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					          Maine Department of Public Safety
                         COMMUNICATOR
                       Compiled by the Public Information Office
                                   October 6, 2006

                    KENNY MACMASTER AND FRIENDS




  The newest State Fire Marshal investigator sits front and center with present and
    former co-workers, friends and family at his swearing-in this week. Kenneth
  MacMaster served 25 years as a State Police Special Agent, specializing in drugs,
 homicides, search warrants and other major investigations. He retired at the end of
 September to join the Fire Marshal’s Office and will work out of their Augusta office.

The Bureau of Highway Safety said 77.2% of Maine motorists are using their safety belts,
compared with 75.8% last year. Director Lauren Stewart said, "This is the highest seat belt
usage in Maine since we started surveying drivers in 1986 when the first survey showed a
23% usage rate. Maine has tripled its seat belt usage in the past twenty years and our goal
is for every Maine driver and passenger to be buckled up." The latest survey was conducted
this summer following a three-week campaign around Memorial Day by 78 Maine police
departments. Commissioner Cantara said, "Much of the credit for increased seat belt usage
goes to Maine's police officers who make the safety of motor vehicle occupants a priority.
Seat belts clearly save lives and reduce injuries and we will continue to work with law
enforcement, transportation officials and health care providers to encourage and increase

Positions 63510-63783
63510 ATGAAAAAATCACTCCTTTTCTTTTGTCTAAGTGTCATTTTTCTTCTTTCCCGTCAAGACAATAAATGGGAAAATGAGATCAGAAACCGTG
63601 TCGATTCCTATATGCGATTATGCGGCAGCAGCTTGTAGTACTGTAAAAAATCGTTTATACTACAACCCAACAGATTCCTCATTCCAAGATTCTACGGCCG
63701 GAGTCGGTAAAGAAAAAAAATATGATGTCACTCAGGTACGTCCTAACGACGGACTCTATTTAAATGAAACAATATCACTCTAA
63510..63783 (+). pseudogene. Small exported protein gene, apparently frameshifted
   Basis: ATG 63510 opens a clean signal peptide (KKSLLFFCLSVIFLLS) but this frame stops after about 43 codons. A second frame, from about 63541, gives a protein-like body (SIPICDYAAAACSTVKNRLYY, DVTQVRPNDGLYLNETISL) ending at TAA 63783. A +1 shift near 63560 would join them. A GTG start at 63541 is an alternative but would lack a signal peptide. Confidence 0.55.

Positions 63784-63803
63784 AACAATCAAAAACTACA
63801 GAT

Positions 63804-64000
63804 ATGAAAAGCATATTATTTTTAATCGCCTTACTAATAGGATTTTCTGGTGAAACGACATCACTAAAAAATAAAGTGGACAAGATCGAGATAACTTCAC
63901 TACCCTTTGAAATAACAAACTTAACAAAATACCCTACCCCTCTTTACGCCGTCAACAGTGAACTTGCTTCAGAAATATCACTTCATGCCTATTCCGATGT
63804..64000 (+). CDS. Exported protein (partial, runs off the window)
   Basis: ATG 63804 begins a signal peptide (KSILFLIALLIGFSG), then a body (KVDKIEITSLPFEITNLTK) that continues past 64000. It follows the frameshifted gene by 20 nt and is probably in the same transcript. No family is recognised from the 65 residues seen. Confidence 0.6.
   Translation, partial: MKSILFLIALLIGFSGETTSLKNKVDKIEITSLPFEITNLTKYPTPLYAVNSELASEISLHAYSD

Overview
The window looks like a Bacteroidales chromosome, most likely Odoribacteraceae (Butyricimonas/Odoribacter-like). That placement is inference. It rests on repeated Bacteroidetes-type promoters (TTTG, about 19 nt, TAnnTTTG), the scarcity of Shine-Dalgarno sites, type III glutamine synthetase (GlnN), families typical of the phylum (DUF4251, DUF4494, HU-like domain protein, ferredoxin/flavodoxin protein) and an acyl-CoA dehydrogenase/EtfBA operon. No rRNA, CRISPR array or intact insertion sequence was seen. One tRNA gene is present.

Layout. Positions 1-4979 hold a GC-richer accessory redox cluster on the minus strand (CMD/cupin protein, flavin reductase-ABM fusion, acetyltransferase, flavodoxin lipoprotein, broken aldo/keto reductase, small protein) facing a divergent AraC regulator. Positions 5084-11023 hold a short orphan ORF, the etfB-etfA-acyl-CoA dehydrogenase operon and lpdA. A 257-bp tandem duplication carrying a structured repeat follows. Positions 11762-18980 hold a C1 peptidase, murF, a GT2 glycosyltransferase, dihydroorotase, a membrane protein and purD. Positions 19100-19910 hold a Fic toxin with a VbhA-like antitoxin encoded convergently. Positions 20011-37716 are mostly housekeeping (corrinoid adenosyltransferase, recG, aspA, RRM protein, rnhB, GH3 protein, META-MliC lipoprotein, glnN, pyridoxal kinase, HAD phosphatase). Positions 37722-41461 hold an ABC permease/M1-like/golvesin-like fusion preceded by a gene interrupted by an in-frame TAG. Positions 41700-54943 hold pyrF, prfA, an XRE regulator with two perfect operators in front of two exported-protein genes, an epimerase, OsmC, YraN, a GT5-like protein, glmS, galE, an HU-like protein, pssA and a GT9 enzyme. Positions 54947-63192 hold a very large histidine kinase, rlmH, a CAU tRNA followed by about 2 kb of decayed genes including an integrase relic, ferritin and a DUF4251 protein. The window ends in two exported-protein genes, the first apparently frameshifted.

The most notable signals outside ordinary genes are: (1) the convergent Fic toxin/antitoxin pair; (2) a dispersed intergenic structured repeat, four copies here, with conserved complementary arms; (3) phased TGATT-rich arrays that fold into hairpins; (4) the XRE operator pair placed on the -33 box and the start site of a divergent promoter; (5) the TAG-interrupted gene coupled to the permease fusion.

seat belt usage."

Highlights of the seat belt survey –
++ females use their safety belts more often than men (84% females vs. 71% males)
++ pickup truck drivers at the least likely to be buckled up.
++ drivers of SUVs are most likely to be wearing a seat belt.
++ seat belts are used more while driving within cities and towns than in rural areas.
++ Thursdays has the highest use—Sundays the worst
++ more passengers buckle up than drivers
               STOLEN TRUCK RECOVERED IN WELLS




  The State Police Dive Team recovered this 1999 Dodge Durango last week from the
Millennium Granite quarry in Wells. The truck had been stolen from Biddeford in April
 and was found in 65 feet of water recently during a training dive by the team. Divers
        floated the truck to the surface using new 2000-pound inflatable bags.
                                    (John Cote photo)

                               THE COLEMAN’S




 The new lieutenant from Troop J in Ellsworth, Chris Coleman, with his brother and
father. Chris, a 17 year veteran of the State Police, will now oversee the troop which
patrols Hancock and Washington counties. With him are his brother, Detective Jerry
  Coleman from CID 3, and their proud dad, retired State Police Lt. Gerry Coleman.
                              (Jeannie Boomhower photo)
                           COKE WITH THOSE FRIES




 A 29 year old Sanford man faces cocaine charges after being stopped on the turnpike
 in Wells by Trooper Roger Teachout. Found hidden in a MacDonald’s bag inside the